11
Current Weaknesses of Psychiatry
Psychiatry’s assessment and treatmenttools, though good, are limited by thelack of—and often internal resistanceto—the clinical neuroscience perspectivesneeded to bring the findings of psychiatric genetics, brain imaging,cognitive and affective neuroscience, andpsychometric theory to defining etiology,pathophysiology, and treatment-relevantphenotypes, and to personalizingtreatment (i.e., which treatment forwhich patient at what point in the illnesstrajectory?). In our opinion, optimizingtreatment entails not only RCTs but alsoa greater emphasis on the identificationof biological and psychosocial variablesthat predict or modify short- and long-term treatment response. As a field,psychiatry is relatively new to thisenterprise, well behind many othermedical specialties. We believe that thedisciplinary separation of the two majorpractice arms of clinical neuroscience,psychiatry and neurology, is a conceptualand structural impediment to scientificand clinical progress in the care of peopleliving with complex brain disorders. As adiscipline of clinical neuroscience,psychiatry needs to invest greaterscientific effort into studies of theetiology and pathophysiology of majorbrain disorders and to ensure thatadvances in these two fields are integratedappropriately into undergraduate andgraduate medical education. Psychiatry has other weaknesses, too; it has paid toolittle attention toinequalities in the delivery of mentalhealthservicestovulnerablepopulations;the integration of mental healthservices into other areas of medicine,from pediatrics to geriatrics;the real and perceived conflicts of interest in relationships with industry;andthe unmet mental health needs of medical students and physiciansgenerally (whose rates of suicide aretwo to three times greater than in thegeneral population
12
).Finally, relative to most other specialtiesin academic medicine, the number of research-intensive departments of psychiatry is relatively small, probably not more the 20% of the nation’s medicalschools, as judged by the geographicdistribution of NIH-sponsored research.
6
This reflects a nexus of several challengesto the field: (1) too few psychiatrists whohave completed research fellowships, (2)too few mentors, (3) an overly rigidapproach to graduate medical educationwith inadequate flexibility to allow theintegration of research training intosubspecialty clinical training, and (4) afailure to recruit a fair share of the bestand brightest medical students early enough into clinical neuroscienceresearch.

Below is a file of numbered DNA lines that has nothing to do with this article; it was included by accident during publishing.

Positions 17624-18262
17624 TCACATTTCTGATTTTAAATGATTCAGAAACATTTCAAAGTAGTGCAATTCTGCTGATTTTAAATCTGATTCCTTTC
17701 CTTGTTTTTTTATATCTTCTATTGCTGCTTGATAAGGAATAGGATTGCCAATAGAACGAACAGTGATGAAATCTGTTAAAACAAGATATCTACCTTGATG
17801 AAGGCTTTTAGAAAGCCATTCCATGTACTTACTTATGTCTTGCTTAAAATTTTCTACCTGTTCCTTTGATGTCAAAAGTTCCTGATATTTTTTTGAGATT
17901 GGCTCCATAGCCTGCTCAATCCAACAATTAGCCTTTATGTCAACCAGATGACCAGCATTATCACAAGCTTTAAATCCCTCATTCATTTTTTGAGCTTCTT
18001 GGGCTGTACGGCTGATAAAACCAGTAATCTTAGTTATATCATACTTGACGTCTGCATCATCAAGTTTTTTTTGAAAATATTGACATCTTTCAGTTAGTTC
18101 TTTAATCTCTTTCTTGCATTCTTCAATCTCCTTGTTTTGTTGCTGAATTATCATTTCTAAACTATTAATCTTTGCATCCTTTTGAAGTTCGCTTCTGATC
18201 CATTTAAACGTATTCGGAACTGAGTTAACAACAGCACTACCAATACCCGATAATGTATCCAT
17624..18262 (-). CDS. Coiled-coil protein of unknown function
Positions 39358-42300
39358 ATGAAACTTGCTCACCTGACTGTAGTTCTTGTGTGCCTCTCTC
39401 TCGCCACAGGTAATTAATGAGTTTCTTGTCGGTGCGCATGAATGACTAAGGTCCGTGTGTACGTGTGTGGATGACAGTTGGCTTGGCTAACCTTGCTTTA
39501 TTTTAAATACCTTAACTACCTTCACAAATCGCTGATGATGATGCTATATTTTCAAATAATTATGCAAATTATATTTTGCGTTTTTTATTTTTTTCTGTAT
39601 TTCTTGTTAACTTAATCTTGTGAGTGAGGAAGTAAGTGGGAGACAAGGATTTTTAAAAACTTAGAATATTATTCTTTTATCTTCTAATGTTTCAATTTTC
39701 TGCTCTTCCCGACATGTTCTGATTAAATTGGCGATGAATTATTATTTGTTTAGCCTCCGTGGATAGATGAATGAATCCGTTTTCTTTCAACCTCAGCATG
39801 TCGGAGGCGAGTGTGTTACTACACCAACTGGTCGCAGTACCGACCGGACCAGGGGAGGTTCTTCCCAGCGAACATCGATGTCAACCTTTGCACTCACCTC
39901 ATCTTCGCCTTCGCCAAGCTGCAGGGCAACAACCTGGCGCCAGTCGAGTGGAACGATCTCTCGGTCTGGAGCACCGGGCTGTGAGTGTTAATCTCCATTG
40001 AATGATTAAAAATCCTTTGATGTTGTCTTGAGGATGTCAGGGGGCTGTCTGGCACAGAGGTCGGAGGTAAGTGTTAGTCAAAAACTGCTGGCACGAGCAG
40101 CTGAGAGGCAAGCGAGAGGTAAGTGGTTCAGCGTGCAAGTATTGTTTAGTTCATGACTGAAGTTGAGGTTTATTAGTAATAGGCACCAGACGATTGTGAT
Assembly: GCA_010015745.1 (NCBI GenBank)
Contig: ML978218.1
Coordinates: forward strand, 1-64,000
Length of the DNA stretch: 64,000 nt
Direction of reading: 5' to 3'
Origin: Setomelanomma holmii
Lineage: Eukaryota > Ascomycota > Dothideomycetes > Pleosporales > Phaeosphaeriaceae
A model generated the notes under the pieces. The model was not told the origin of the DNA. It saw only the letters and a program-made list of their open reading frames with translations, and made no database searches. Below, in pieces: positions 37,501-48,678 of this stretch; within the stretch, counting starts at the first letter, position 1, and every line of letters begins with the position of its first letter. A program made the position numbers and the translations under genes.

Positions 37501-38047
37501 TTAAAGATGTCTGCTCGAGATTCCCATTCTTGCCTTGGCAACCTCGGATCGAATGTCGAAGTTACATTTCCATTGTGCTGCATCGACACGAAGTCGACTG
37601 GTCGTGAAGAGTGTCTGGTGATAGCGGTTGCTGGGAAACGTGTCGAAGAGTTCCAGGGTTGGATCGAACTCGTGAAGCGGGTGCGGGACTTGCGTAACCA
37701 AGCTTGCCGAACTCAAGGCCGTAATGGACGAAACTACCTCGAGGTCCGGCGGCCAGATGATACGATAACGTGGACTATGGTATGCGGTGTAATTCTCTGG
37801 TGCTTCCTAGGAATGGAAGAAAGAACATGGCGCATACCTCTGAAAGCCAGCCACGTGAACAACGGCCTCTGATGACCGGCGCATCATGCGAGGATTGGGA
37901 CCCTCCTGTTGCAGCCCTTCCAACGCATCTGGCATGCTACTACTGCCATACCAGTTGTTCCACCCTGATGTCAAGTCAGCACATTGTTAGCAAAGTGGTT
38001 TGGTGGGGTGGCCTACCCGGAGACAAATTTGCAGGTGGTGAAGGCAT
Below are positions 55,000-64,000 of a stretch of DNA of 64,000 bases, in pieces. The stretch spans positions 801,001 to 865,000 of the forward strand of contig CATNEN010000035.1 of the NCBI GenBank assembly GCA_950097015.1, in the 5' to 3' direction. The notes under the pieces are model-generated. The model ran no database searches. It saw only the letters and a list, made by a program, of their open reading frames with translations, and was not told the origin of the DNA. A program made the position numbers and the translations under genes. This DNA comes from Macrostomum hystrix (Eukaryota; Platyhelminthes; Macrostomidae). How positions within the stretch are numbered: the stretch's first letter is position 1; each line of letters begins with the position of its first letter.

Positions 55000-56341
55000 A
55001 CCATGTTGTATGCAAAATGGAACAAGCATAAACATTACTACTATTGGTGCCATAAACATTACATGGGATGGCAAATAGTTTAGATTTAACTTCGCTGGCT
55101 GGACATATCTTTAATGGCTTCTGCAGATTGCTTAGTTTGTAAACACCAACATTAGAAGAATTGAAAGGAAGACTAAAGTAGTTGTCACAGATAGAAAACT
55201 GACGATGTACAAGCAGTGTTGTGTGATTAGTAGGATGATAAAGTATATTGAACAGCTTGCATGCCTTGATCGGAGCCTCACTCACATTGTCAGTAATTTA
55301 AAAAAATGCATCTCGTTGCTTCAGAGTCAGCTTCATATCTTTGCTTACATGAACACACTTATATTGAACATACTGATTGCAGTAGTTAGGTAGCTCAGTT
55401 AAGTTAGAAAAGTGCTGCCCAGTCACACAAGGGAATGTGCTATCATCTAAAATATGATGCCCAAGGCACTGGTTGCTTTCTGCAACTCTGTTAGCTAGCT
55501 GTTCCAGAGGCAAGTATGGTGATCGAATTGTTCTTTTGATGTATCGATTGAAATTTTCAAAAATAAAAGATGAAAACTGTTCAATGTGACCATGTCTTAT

13
Current Opportunities forPsychiatry
Embedded within the strengths andweaknesses of psychiatry as a discipline of clinical neuroscience are tremendousopportunities to conduct research intothe causes of mental illness; to chart thedevelopmental trajectories of mentalillness so as to determine when, where,and how to intervene; to develop mentalhealth treatments and approachesresponsive to diverse needs andcircumstances; and to strengthen theimpact of treatments for mental illnesseson public health. The tools of psychiatry’sbasic and behavioral sciences now permitsuch progress. In addition, the field isripe with other opportunities to developselective and indicated preventiveinterventions for people at high risk formental illness across the lifecycle, thereby enhancing the public health impact of modern psychiatric treatment.Psychiatry can also improve bothassessment and treatment strategiesvia deeper understanding of genetics, pathophysiology,functional neuroanatomy, andneuropsychopharmacology, allowing forthe development of more personalizedinterventions. The opportunity todevelop and implement organizationmodels of mental health service delivery that have public health relevance willfurther psychiatry’s reach and allow it tocombat stigma against the mentally ill.The pursuit of advocacy and consumerhealth information initiatives throughpartnerships with patients andfamilies living with mental illness isextraordinarily important to thecampaign to improve payment of mentalhealth services via parity and, in a relatedvein, to improve financial incentives for young people to enter the field. Finally,psychiatry has a duty to change theinstitutional culture of academicmedicine in a way that supports medicalstudents and physicians seeking mentalhealth services for themselves. Forexample, teaching medical students andphysicians to better recognize depressionin themselves and in their colleagues may lead to decreased rates of physiciandisability and suicide—and increase thelikelihood that nonpsychiatrist physicianswill recognize depression in their ownpatients.
12
Current Threats to Psychiatry
Notwithstanding the many opportunitiesavailable to psychiatry as clinicalneuroscience, the field also faceschallenges that threaten its future. Someof these are financial in nature (e.g., lackof parity in reimbursement policies andMedicare’s discriminatory copaymentrequirement of 50%). Another relates tothe organization of medical practice;structural barriers (e.g., the lack of electronic health records, decreasinginstitutional support, and orientation toacute rather than chronic care) impedethe implementation of evidence-basedmental health services in generalmedicine and pediatric practices. Socialrealities, such as the persistence of stigma against the mentally ill, andhealth/science policy (e.g., the inadequatefunding of mental health research and thescanty support for mentoring), alsothreaten the future of psychiatry. The
The Future of PsychiatryAcademic Medicine, Vol. 84, No. 4 / April 2009
448